Natural environment data comprises all physical factors affecting human life, including behavior and lifestyle. The terrain, with its altitude, slope, undulation, soil and land cover conditions, and climatic factors (average annual temperature, temperature ranges, precipitation, wind speed, and humidity) are categorized as environment data. As individual elements of the natural environment act in combination, a comprehensive understanding is more important than a detailed analysis of individual phenomena. The National Geographic Information Institute manages and sells digital maps detailing land characteristics and the status of land use, as well as aerial photographs and videos. The Ministry of the Environment provides data on land cover conditions, surface water quality, air pollution, and waste generation through its affiliated institution, the Environment and Geographic Information Service. In particular, users of public institutions have access to a spatial information source data download service that collects natural environment data from the Ministry of the Environment. The National Weather Service offers an analysis of monthly climate statistics, including average annual temperature, the annual temperature range, precipitation, wind speed and direction, humidity, evaporation, frost days, and foggy days, along with maps detailing weather and climate. Statistical data on climate, weather factors, and meteorological location points are provided by the National Weather Service, making it possible to conduct secondary processing using collected data. The conversion of these natural environmental data to a format that allows for comprehensive analysis makes it possible to conduct spatial analysis research on cancer, using demographic and other spatial elements.

Data on environmental risk factors related to cancer

If environmental carcinogens are naturally present or if there is a facility where carcinogens are thought to have been intentionally released, researchers must build location point data using geographical information, such as addresses. In South Korea, there are no standard definitions or lists of environmental carcinogens. It is possible to extract some mismatched information about carcinogens and environmental carcinogens under the Occupational Safety and Health Act of the Ministry of Labor and the Hazardous Chemicals Management Act of the Ministry of the Environment. If it is deemed necessary, it is possible to use lists of carcinogens developed by foreign institutions such as the WHO IARC. Because the motivation for recording location information on environmental carcinogens as point data and establishing a database generally reflects suspicions about carcinogen-related facilities, follow-up is required to improve the reliability of large data.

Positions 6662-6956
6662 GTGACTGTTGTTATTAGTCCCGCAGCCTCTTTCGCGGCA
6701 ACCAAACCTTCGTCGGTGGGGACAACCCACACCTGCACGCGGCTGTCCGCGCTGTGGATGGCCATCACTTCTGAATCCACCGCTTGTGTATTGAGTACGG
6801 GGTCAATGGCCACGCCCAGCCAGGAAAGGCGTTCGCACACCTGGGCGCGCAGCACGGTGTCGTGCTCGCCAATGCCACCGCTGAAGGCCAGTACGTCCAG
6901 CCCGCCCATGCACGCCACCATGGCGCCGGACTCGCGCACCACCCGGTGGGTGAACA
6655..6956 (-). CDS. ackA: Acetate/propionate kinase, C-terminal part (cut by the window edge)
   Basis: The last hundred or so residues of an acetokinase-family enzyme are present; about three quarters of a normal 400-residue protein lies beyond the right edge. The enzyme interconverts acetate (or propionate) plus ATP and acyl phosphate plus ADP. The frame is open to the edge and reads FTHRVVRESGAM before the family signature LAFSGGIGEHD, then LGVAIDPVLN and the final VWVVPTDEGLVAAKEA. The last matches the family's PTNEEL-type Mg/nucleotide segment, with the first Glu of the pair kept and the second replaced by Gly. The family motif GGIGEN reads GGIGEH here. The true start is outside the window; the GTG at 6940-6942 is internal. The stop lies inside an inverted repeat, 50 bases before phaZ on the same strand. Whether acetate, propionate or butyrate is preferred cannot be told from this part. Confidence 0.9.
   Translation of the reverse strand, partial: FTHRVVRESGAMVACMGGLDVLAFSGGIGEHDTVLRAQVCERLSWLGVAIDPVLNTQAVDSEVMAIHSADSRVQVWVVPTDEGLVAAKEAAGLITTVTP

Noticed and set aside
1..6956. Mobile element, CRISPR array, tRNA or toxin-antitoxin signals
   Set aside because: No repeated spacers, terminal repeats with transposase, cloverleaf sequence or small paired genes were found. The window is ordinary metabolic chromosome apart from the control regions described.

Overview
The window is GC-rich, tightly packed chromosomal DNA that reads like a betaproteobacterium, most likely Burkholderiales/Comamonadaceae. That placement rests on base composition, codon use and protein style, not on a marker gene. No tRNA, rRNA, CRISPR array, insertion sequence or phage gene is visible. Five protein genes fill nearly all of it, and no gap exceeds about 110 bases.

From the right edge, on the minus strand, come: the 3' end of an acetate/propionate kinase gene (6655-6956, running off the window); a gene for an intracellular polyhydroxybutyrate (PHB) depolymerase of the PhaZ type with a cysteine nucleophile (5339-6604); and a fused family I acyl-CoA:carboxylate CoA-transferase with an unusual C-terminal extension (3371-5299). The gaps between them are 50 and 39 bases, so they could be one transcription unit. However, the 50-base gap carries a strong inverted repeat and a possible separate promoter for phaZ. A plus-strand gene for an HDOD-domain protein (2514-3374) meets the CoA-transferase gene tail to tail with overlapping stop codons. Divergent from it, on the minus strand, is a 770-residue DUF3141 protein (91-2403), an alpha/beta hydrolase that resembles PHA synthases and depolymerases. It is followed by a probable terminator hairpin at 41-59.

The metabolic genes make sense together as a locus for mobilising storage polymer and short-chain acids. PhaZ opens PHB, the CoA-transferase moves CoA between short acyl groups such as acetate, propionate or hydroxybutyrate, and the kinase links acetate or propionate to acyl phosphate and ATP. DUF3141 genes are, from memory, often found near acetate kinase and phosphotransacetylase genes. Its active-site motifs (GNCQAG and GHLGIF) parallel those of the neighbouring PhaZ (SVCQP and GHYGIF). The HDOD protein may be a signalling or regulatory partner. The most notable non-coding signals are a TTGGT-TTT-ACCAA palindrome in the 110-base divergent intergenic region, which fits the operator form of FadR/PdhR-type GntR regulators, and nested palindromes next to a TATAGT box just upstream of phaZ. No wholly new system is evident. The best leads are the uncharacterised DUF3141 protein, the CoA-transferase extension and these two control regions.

Information on types of industrial facilities, carcinogenic emissions, and impacts should be entered in the built point data, which can be used in carcinogen-related analyses.

Because carcinogenic environmental risk factors change over time, continuous updating is necessary, through the use of designated data collection periods. After data on environmental carcinogenic risk factors have been collected, the impact of the related environment or facility on the surrounding population can be evaluated through an analysis of the diffusion rate, influence, and location point where carcinogen has been discharged.